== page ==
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Human Plasminogen Kringle 3: Solution Structure, Functional Insights, Phylogenetic Landscape,

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journal contribution
posted on 24.08.2010, 00:00 by Martin T. Christen, Pascal Frank, Johann Schaller, Miguel Llinás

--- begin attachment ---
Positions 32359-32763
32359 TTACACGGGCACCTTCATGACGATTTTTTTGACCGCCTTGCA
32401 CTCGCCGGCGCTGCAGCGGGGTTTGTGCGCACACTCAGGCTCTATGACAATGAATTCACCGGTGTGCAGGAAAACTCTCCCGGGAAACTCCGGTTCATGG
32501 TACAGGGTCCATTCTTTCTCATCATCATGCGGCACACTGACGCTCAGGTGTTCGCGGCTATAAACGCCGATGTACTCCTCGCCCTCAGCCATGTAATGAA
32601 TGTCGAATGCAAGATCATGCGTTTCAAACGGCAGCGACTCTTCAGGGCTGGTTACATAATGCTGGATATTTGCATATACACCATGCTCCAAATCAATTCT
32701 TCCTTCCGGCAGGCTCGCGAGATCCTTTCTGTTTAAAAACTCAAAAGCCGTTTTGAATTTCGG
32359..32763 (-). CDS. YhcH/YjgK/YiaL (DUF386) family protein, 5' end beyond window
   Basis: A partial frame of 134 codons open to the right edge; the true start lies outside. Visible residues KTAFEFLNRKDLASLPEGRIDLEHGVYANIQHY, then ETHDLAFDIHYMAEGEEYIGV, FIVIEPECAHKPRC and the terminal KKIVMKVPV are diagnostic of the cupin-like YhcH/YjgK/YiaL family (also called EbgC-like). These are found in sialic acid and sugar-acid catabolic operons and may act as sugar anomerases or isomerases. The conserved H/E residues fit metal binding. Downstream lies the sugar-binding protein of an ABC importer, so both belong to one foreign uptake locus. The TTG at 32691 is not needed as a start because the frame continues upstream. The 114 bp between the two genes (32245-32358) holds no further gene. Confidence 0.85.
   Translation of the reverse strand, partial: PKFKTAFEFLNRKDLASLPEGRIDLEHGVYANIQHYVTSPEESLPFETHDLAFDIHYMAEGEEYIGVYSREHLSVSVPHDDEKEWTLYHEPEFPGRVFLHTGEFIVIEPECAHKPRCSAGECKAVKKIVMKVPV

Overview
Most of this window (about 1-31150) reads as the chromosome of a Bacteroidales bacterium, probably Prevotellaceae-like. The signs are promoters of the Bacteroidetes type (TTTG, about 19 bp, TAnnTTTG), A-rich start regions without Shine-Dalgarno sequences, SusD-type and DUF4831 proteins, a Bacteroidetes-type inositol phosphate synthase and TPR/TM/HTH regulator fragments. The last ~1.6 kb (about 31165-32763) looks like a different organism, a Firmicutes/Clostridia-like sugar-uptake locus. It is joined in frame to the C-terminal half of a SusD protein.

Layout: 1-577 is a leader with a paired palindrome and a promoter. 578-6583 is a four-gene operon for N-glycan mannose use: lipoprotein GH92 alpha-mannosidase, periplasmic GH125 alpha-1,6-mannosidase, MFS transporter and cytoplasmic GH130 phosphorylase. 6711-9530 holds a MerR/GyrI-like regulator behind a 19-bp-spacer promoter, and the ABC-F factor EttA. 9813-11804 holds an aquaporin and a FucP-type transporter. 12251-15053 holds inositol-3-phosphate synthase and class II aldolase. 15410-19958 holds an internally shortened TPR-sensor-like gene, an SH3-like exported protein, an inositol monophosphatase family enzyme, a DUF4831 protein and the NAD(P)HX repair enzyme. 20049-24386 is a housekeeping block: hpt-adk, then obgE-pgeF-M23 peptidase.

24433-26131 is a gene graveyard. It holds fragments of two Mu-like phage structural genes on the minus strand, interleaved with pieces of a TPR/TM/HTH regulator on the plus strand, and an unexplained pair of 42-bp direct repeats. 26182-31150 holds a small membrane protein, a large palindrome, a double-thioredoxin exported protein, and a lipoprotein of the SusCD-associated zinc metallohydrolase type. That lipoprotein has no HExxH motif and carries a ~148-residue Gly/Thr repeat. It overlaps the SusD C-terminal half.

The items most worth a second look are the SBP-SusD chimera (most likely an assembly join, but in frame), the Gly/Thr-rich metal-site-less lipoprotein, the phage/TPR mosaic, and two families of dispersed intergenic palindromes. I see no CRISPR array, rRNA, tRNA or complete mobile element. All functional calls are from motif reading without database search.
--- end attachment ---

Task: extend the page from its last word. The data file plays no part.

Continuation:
Human plasminogen kringle 3 (hPgn K3) domain contains most elements of the canonical lysine-binding site (LBS) found in other Pgn kringles. However, it does not exhibit affinity for either lysine or structurally related zwitterionic ligands. It has been shown that lysine-binding activity can be engineered via a Lys57 → Asp mutation [Bürgin, J., and Schaller, J. (2009) Cell. Mol. Life Sci. 55, 135]. Using a recombinant construct expressed in Escherichia coli, the three-dimensional solution structure of hPgn K3 was determined via NMR spectroscopy [heavy atom averaged rmsd = 0.35 ± 0.07 Å (backbone) and 0.75 ± 0.12 Å (all)]. The 1H/15N heteronuclear single-quantum correlated (HSQC) spectra for both wild-type K3 and mutated [r(K57D)K3] structures are essentially identical, implying that the two structures are effectively isomorphous. The affinity of r(K57D)K3 for the lysine analogue trans-(aminomethyl)cyclohexanecarboxylic acid (AMCHA) was investigated from ligand-induced NMR chemical shift perturbations, which enabled for mapping the binding site on the mutated domain surface. The equilibrium association constant, Ka, was determined to be ∼5.23 ± 0.03 mM−1. Homology modeling combined with in silico docking of lysine-like zwitterionic ligands via AutoDock 4.0 supports functionality of the engineered (K57D)K3 LBS, whose electrostatic focal centers are defined by the Arg36/Arg71 cationic and Asp55/Asp57 anionic pairs. Comparison of K3-type sequences from different vertebrates, including kringles from hedgehog apolipoprotein(a) [Apo(a)] and Apo(a)-related (Arp) sequences, reveals that Lys57 is confined to the hPgn variant. Based on the likely phylogeny and ligand affinities of the homologous domains, it is suggested that the hPgn K3 is unique in that all other K3-type domains, including hedgehog Apo(a) and all Arp domains, except K3(1), are predicted to variously exhibit lysine-binding capability. In Arp K3(1) an Arg residue fills site 72, replacing the key aromatic residue found in other kringles, thus interfering with a requisite kringle−ligand hydrophobic interaction.